Tuesday, October 4, 2005; HE03
Even before marketing of Medicare Part D's new prescription drug plans began Oct. 1, officials and advocates for seniors were issuing warnings about what might go wrong as private insurers rev up sales efforts.
"While you're checking out all the promotions," advises AARP on its Web site, "remember that there are some scams out there."
"You can't sign up yet," notes the advocacy group, pointing out that no one can enroll until Nov. 15. "If anyone tries to get you to sign up for a plan before that date, it's a scam." Other advice from AARP:
Signing up for a plan is free, so don't let anyone charge you an
You won't lose your other Medicare benefits if you choose not to join a Part D plan: "If anyone tries to tell you otherwise, they're wrong."
If you think you've seen an incident of fraud, contact Medicare or your state's attorney general.
"One thing we're most worried about is the telephone calls directly to seniors," said Carolyn Quattrocki, a special assistant to Maryland Attorney General J. Joseph Curran. "Plans that are marketing themselves are going to want you to sign up with their plan and not necessarily educate you about which of the . . . plans would be best for you or, even more important . . . whether you ought to be signing up for Part D at all. . . . Marketers calling people on the phone are not going to be helping them address that question."
According to Medicare's rules, "outbound telemarketing may be
used solely to solicit requests for pre-enrollment information, describe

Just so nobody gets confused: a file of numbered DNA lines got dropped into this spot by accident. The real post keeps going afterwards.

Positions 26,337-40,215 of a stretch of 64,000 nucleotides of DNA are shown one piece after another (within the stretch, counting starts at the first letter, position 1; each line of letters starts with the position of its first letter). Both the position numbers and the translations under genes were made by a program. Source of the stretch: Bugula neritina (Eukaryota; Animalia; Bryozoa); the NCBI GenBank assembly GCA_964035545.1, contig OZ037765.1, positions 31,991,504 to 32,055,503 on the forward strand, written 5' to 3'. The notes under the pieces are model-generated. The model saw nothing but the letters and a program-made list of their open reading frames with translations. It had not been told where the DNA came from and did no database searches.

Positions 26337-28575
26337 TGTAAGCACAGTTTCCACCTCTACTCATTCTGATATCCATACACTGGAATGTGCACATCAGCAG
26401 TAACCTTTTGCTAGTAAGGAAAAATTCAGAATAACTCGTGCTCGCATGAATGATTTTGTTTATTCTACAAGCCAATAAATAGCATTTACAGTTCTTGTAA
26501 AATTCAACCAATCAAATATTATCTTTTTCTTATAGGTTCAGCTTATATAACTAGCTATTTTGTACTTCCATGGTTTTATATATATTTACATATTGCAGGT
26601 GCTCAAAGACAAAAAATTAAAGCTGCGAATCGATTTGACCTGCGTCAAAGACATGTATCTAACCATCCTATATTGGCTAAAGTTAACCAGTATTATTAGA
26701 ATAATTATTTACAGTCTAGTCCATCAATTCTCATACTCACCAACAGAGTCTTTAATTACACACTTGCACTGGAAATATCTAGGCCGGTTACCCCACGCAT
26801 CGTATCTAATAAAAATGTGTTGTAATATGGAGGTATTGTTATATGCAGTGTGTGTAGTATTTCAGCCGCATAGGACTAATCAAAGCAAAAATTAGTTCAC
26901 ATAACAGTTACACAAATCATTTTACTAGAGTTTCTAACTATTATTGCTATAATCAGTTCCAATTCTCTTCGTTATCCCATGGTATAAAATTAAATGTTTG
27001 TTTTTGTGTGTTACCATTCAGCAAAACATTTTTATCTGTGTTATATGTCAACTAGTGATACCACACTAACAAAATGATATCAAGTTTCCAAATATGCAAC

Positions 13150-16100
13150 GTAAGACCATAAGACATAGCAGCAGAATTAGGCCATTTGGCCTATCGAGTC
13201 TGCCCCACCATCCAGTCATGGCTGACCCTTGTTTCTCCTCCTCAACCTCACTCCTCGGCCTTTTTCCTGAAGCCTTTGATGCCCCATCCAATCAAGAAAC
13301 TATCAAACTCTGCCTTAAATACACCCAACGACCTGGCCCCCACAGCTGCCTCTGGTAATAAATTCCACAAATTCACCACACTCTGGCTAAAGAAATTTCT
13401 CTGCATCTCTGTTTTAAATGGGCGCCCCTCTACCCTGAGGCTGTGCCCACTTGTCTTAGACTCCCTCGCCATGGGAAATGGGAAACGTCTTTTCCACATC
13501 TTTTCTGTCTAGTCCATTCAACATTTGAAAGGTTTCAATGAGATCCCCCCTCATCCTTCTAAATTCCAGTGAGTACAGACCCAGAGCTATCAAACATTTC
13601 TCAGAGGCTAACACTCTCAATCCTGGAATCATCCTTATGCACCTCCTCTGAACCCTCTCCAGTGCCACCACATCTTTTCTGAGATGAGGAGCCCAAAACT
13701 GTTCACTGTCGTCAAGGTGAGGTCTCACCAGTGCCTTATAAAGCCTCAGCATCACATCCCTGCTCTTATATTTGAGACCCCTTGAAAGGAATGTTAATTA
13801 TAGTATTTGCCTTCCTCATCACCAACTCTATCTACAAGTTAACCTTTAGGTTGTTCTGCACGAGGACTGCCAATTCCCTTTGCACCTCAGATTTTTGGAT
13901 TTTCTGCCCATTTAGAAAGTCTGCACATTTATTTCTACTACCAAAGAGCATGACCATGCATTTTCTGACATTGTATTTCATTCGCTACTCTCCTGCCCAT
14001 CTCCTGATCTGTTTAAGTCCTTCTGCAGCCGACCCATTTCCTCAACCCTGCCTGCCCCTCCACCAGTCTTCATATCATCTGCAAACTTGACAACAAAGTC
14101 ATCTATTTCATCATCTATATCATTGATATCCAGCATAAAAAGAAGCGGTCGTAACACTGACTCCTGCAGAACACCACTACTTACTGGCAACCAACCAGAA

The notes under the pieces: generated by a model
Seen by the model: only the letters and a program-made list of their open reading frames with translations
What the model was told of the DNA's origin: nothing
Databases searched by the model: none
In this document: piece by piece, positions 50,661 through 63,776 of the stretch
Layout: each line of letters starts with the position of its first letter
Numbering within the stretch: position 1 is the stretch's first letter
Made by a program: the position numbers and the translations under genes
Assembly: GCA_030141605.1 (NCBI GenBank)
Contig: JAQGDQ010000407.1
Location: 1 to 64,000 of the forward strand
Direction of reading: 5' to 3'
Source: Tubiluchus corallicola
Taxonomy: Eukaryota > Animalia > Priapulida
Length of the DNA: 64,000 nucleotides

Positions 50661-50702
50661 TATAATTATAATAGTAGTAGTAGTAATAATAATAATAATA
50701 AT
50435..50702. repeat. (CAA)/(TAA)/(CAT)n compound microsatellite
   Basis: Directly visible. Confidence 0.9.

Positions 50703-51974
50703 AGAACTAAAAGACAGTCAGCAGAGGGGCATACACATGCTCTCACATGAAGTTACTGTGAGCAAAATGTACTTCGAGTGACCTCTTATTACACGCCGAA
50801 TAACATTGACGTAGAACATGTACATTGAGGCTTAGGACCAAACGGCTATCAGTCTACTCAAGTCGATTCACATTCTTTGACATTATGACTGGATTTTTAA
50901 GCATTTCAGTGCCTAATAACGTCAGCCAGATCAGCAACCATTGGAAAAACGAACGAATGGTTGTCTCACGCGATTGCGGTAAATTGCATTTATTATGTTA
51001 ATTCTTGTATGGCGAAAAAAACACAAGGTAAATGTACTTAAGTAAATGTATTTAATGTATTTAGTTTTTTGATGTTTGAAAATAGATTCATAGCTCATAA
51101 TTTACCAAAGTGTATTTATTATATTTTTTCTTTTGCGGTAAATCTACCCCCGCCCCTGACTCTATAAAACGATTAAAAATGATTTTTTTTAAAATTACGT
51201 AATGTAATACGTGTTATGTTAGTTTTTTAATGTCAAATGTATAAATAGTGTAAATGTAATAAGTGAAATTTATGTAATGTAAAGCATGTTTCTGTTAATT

benefits, and to alert existing beneficiaries to new benefits or health-related
offers. Organizations can also conduct follow-up calls to establish the
In addition to telemarketers skirting the rules, said Quattrocki, the sales campaign for Part D "is just a gold mine for the real scam artists who recognize that this enrollment process . . . is a real opportunity"
to talk people out of money and personal information while posing as sales reps. Among her tips: "Don't pay over the phone; make them send you a bill."
To avoid telemarketing, you can add your phone number to the National Do Not Call Registry: Call 888-382-1222 or visit https://www.donotcall.gov
NOBODY'S PERFECT Medicare pamphlets appeared in Parade magazine on Sept. 25. "After a $250 deductible," the piece said, "Medicare pays 75% of the cost of covered drugs until yearly out-of-pocket costs reach $2,250."
As it turns out, "out-of-pocket" should have been edited out.
(Medicare actually pays three-quarters of drug bills until a person spends $500
plus the annual deductible.) Medicare officials said they will correct the error
in Parade and other places.
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